The NFL is shielding Dan Snyder.
The extent of Snyder's involvement and awareness of the toxic workplace environment at the offices of his NFL team, an ambience that has been putrified for years, might as well be such sensitive information that it may jeopardize the NFL's existence.
After slow-walking its involvement last year and initially letting Snyder essentially investigate himself and his business, the NFL finally stepped in.
What did it find?
We really have no idea.
The NFL, in a transparently ridiculous move, decided not to be honest about the findings.
That actually undersells it.
The NFL told the firm that it conducted the investigation not to produce a written report of its findings. Instead, the league asked it to make a presentation, like this was eighth-grade English and not a multi-billion dollar entity that made things so uncomfortable and hostile to dozens of women that many of them sought therapy. Some were so desperate to escape that they left without having another job in place, choosing unemployment over pay-check.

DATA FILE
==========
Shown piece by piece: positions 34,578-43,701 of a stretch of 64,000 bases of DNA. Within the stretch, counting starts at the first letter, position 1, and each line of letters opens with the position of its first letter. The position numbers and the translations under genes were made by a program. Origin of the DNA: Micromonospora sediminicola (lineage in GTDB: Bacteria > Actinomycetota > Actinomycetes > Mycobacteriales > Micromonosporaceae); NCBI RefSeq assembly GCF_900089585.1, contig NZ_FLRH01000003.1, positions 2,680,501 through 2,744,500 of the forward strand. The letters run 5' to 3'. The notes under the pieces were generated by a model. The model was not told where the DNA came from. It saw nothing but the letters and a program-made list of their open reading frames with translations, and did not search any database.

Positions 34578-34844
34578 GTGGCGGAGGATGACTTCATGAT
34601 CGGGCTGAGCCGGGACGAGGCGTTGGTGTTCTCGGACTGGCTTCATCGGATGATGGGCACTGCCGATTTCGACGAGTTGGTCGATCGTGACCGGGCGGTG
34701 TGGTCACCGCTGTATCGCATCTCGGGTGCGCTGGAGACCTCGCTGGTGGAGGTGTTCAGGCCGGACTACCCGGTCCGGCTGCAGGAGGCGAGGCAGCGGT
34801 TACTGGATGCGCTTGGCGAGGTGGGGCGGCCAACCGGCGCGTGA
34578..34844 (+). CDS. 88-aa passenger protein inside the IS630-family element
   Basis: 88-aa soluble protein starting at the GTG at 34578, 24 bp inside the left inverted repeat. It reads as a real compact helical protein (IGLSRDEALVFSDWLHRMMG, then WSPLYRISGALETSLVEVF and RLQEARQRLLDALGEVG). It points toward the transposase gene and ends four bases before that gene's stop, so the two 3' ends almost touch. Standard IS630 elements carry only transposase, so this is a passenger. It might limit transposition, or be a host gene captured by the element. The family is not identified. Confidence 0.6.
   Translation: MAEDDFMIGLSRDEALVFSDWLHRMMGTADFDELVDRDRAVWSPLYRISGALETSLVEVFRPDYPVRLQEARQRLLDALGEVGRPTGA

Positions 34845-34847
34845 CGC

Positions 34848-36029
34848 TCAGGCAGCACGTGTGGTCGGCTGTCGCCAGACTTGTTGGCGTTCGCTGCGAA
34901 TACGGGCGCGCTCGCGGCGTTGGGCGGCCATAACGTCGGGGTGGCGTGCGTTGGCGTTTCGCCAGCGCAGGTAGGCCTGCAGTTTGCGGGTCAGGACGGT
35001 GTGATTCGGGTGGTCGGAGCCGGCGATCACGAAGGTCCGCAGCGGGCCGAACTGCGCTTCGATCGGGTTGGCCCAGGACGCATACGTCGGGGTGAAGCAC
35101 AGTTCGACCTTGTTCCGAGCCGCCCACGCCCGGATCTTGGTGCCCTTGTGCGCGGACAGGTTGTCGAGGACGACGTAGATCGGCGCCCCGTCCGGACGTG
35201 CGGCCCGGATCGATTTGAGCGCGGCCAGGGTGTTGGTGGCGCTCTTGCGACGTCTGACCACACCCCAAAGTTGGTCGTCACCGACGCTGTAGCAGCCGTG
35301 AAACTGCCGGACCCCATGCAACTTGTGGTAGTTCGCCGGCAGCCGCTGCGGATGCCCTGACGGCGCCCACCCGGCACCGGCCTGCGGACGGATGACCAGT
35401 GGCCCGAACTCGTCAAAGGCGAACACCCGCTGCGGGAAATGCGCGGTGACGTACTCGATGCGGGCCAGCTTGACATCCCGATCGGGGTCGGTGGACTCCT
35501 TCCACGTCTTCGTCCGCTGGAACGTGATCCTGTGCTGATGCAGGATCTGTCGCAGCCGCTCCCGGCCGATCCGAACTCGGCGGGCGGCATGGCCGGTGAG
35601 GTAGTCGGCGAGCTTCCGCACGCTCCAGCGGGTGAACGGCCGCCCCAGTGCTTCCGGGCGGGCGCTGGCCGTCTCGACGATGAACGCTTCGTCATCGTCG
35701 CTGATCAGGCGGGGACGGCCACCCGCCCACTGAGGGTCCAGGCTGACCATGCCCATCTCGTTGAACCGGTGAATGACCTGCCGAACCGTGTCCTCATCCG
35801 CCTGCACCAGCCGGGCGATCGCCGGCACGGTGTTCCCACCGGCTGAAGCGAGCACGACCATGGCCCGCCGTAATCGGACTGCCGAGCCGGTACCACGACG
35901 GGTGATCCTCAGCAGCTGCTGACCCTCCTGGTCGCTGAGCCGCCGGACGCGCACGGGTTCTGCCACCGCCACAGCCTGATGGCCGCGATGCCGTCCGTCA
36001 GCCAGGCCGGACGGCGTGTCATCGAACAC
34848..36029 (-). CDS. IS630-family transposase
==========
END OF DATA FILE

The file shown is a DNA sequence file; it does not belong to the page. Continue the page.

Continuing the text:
What did the NFL do after the investigation? It asked for no written reports.
Again, no written reports!
Nothing that clearly outlines what Snyder knew, for how long he knew, and how involved he was in any or all of it.
The natural tendency is to assume that Snyder's actions were so bad that Goodell and the other league franchise owners had to make sure none of it saw the light of day to protect the NFL and themselves.
So Snyder got a fine that amounts to pocket change, $10 million (his net worth is around $2.6 billion). He was allegedly relieved of his day-to-day duties while still able to focus on how he would raise public money for a new stadium, while sharing the team CEO title with his wife, Tanya Snyder.
Fortunately, someone, somewhere, decided to keep tabs on the investigation and is finally releasing what the NFL tries so hard to hide.
The victims on Snyder's "punishment"
"This is truly outrageous and is a slap in the face to the hundreds of women and former employees who came forward in good faith and at great personal risk to report a culture of abuse at all levels of the Team, including by Snyder himself. The NFL has effectively told survivors in this country that it does not care about them or credit their experiences."
Stated attorneys Lisa Banks and Debra Katz, who represented 40 former WFT employees.
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